THE MARITIME Just Transition Task Force is launching a project designed to prepare seafarers for work in a decarbonised maritime industry.

The International Maritime Organization and Lloyd’s Register Foundation funded the development of the training framework.

The taskforce is announcing the project at COP 28 in Dubai, a year after COP 27, where it unveiled a plan to help governments and industry train seafarers to handle alternative fuels.

Research commissioned by the Maritime Just Transition Task Force found an estimated 800,000 seafarers may need additional training by the mid-2030s to operate vessels running on zero or near zero emissions fuels.

“Seafarers are at the heart of the just transition needed in the shipping industry,” International Transport Workers’ Federation general secretary Stephen Cotton said.

“Training the current and future workforce is crucial to ensure that workers’ expertise is front and centre as the industry transitions and decarbonises.

“We have heard the message loud and clear from seafarers around the world, they are ready to lead, they are ready to shape the training frameworks for the zero carbon fuels of the future.”

IMO secretary-general Kitack Lim said the IMO’s adoption of the 2030 Strategy on the Reduction of Greenhouse Gas Emissions from Shipping demonstrated member states’ commitment to the transition.

“We need to ensure no one is left behind and we need to commit to training the workforce so that they are ready,” Mr Lim said.

“This collaborative project will help ensure a successful and equitable transition, harnessing the collective strength of the global maritime community.”

The taskforce noted the IMO is reviewing and revising the International Convention on Standards of Training, Certification and Watchkeeping for Seafarers with input from industry and seafarers’ unions.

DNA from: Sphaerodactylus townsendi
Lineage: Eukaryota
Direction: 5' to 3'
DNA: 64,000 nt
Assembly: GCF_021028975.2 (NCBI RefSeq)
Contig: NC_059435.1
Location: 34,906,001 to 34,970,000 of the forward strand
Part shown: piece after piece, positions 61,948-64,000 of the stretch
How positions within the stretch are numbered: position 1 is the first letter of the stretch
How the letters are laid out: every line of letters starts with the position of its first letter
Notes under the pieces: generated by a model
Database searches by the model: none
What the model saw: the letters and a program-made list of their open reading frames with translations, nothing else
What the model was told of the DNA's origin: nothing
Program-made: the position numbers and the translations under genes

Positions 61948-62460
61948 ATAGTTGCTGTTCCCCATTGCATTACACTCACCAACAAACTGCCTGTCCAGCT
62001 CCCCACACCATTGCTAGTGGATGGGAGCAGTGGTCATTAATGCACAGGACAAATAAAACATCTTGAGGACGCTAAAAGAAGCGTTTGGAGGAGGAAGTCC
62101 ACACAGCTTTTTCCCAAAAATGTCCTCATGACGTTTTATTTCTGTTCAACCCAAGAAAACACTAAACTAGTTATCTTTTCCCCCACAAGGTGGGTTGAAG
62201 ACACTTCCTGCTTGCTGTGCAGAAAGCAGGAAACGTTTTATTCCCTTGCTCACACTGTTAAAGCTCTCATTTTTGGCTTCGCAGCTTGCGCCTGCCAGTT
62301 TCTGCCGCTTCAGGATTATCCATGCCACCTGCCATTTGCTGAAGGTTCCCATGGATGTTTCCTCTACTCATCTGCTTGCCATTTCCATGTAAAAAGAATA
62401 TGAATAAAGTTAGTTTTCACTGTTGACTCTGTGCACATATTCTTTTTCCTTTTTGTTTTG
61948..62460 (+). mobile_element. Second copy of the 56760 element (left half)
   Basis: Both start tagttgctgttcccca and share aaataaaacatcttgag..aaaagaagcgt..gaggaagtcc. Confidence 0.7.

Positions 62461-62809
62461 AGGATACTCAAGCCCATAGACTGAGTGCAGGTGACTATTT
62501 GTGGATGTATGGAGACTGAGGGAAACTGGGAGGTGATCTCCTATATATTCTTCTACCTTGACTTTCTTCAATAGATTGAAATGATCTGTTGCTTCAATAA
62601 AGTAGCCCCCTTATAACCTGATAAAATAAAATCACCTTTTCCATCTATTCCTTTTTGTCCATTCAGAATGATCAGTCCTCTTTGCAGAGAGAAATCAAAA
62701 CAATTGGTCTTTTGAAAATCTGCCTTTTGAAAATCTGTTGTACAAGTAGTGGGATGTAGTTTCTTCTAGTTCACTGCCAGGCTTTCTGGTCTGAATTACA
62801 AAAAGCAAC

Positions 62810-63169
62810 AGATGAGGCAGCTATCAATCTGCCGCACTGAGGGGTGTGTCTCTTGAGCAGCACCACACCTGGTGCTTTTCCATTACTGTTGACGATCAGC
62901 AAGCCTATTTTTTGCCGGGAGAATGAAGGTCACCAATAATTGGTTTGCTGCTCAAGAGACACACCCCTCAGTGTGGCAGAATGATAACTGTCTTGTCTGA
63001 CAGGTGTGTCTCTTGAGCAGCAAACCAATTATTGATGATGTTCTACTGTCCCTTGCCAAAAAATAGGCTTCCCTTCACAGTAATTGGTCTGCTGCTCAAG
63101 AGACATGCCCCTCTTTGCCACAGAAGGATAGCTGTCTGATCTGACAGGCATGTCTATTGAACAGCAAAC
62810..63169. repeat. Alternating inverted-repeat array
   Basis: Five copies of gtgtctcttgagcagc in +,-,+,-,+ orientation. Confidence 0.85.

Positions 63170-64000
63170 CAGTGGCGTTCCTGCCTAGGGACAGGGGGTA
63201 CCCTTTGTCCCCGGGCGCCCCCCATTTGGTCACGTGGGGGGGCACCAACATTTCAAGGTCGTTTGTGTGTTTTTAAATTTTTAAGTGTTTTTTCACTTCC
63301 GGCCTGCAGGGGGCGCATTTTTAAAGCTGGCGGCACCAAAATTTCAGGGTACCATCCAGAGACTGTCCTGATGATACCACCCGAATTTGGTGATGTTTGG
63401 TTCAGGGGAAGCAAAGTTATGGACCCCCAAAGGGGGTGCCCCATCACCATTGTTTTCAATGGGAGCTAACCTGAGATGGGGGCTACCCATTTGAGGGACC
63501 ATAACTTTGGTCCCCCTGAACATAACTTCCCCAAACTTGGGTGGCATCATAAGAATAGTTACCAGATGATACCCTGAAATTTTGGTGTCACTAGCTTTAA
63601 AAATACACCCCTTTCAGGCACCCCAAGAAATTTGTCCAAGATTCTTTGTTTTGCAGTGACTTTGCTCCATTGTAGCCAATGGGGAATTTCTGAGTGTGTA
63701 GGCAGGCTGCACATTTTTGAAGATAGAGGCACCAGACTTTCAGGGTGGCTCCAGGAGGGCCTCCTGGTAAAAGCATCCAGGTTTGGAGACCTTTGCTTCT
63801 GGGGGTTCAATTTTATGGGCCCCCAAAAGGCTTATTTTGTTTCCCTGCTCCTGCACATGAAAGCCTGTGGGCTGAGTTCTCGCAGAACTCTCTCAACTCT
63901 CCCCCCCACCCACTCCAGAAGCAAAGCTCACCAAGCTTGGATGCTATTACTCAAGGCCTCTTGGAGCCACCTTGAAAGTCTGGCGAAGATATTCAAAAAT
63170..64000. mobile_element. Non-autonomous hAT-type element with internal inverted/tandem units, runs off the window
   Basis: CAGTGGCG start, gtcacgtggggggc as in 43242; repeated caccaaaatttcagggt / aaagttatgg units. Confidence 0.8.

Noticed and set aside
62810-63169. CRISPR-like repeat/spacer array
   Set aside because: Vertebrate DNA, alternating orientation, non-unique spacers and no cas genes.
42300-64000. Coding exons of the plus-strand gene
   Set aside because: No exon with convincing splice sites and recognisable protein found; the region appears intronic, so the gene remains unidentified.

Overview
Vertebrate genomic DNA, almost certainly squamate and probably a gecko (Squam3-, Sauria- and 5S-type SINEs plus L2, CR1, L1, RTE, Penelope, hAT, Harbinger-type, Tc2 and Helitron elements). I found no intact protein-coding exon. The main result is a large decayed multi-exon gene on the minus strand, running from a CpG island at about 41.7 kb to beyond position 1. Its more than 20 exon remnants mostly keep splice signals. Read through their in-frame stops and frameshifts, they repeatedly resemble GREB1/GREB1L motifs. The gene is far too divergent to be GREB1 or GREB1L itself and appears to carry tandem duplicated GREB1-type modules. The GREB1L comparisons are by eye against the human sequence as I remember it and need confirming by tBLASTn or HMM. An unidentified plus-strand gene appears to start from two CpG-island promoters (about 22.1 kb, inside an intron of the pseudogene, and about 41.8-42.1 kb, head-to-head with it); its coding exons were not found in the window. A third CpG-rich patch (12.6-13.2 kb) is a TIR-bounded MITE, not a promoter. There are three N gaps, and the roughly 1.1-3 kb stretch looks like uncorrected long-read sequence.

“Twenty-thirty is just around the corner, and we cannot be complacent about the needs of our seafarers and the appropriate training being in place to support them during our transitioning sector,” International Chamber of Shipping secretary general Guy Platten said.

“Without our people we have no industry so seafarers should always be at the forefront of every decision.

“As we move forward into Phase II of the Maritime Just Transition program, we must now all continue to work together and further build on the strong relationships formed in Phase I to ensure that our seafarers have the training they need.”

Once developed, the Baseline Training Framework for Seafarers in Decarbonization will be tested in Asia through a program led by the World Maritime University, with support from the IMO Maritime Technology Cooperation Centre (MTCC) Asia and other partners.

Training materials will be developed for all seafarers and for officers. The aim is to then expand testing of the package globally with all the established MTCCs and other appropriate organisations.

training (MET) institutes to develop their programmes, as appropriate. A ‘train the trainer’ programme will also be developed to assist METs further.

The Maritime Just Transition Task Force was formed at COP 26 in 2021 by the ICS, ITF, the United Nations Global Compact, IMO and the International Labour Organization.

The taskforce aims to have developed the training materials by mid-2025.